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Madaleine Sorkin is a badass. She’s an elite big wall free climber with first ascents from Canada to Kyrgyzstan and a growing 5.13+ traditional route tick list from El Cap to the Diamond. She’s also a certified AMGA Rock Guide and mental climbing coach, who will be hosting her Mental Madness Clinic during EVO’s Anniversary Party. Now to let her talk:

When did you realize the importance of mental training for climbing?

I began climbing as a teenager and immediately experienced the movement as a means to self development.  In the past 20 years, the mental and emotional sides of my climbing have always been more of the source of limiting or limitless power than my physical body.

What scares you the most when you’re climbing?

Fear of failure and future suffering.

Is there anything that “should” scare you that doesn’t?

Physically risky situations have not always scared me as much as the consequence “should.”

Many training plans only address physical training. Do you believe they should also incorporate mental training, or should individuals have a separate mental training plan?

I think mental, emotional, spiritual and physical training should be included in every climber’s life.  However, I don’t have strong opinions on which way climbers choose to participate with these parts of themselves as long as they are included.  

How do you incorporate all four aspects of training in your own plan?

I’ve done 80 percent spiritual “training” this winter and 20 percent physical and mental training. I’ve been in a sticky, grief-stricken, highly unmotivated place with my personal climbing this fall and winter. I took an intentional month off from climbing and participated with that grief in ways that connected me to my wholeness. I am excited to reclaim a wild and playful spirit in climbing. I’m now motivated to move efficiently over longer routes and tackle endurance goals.

Do you have any endurance goals for the next year that you can share with us?

I’ve begun training for several link-up free climbing goals in Zion and possibly the Black Canyon. My mental and physical training for these goals can be done simultaneously in the gym or at the crag. For example, I’ve chosen a small goal in Eldo as a building block: I want to lead the Naked Edge in one continuous pitch—in the guidebook it’s 5 pitches—as fast as I can within an appropriate amount of risk according to my ability and attachment to being alive. I like this goal because it connects me to my current deeper motivations to move efficiently over rock and be up high in a phenomenal natural landscape. Mentally and emotionally I must work with my doubts and fears, while simultaneously getting a cardiovascular and ARC-training-type of physical workout that will build my endurance for Zion.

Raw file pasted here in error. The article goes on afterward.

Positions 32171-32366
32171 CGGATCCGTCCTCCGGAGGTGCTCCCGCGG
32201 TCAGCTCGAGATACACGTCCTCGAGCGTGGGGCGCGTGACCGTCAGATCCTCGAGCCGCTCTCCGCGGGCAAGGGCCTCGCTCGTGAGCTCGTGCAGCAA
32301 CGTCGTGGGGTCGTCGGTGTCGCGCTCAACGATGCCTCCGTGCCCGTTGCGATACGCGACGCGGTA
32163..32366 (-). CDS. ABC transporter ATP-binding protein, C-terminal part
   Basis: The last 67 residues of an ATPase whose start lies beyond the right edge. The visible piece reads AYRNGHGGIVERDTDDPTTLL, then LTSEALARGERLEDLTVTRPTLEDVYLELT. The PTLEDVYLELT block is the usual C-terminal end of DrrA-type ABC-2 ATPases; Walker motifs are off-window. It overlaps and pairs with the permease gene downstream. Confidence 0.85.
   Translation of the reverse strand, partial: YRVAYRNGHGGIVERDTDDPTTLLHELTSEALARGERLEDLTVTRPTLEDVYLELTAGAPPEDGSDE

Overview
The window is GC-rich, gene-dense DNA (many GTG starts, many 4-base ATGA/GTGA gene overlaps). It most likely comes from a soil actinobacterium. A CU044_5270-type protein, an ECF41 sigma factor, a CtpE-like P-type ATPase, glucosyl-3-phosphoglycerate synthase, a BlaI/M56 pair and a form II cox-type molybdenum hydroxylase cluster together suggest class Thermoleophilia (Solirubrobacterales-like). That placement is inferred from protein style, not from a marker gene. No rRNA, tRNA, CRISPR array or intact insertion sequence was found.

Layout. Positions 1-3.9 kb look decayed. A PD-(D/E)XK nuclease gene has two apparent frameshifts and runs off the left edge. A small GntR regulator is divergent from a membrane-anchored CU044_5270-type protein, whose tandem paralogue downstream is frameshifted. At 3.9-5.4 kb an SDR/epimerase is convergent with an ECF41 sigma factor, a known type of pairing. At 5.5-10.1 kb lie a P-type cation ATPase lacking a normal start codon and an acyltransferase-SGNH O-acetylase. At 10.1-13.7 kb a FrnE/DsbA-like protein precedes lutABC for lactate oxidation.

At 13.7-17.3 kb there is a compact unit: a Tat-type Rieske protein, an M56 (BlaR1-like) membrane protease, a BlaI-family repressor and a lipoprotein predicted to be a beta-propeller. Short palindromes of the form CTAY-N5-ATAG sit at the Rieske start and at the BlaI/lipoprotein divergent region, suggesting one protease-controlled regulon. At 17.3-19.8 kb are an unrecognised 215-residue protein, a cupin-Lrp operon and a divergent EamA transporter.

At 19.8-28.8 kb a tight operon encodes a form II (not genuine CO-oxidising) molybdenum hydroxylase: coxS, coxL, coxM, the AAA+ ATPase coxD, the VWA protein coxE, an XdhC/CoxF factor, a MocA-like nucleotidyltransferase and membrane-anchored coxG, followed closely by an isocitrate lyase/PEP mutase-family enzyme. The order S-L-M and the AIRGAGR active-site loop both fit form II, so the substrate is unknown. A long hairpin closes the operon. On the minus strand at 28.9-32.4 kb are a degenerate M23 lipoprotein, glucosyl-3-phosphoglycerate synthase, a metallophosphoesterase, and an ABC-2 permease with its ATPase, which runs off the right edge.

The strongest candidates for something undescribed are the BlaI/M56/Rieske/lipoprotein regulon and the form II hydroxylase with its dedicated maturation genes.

What is one mental exercise you’d recommend every climber do as part of their training?

Express gratitude every time you climb—while standing below the route, at the rest on your redpoint, after you do something that was hard for you.  Recognize and celebrate.

Who would you recommend your Mental Madness clinic to?

Any climbers looking to push their comfort zones who want to connect with their motivation for climbing and gain skills to practice engaging their edge of comfort.

Editor’s Notes:

Madaleine’s Mental Madness Clinic at EVO
April 7 // 9-11a // $65 per participant // Max 8 participants*
*Climbers must be cleared to lead in EVO before the clinic. Signups available soon.

If you’re interested in working with Madaleline outside of her Mental Madness clinic, please contact her at Madaline also partners with EVO climbing coach Justen Sjong, “the Sensei,” for Mad Sensei Performance Camps, designed for climbers looking to gain further confidence in their redpoint and onsight abilities.  

Featured Photo Credit: Henna Taylor

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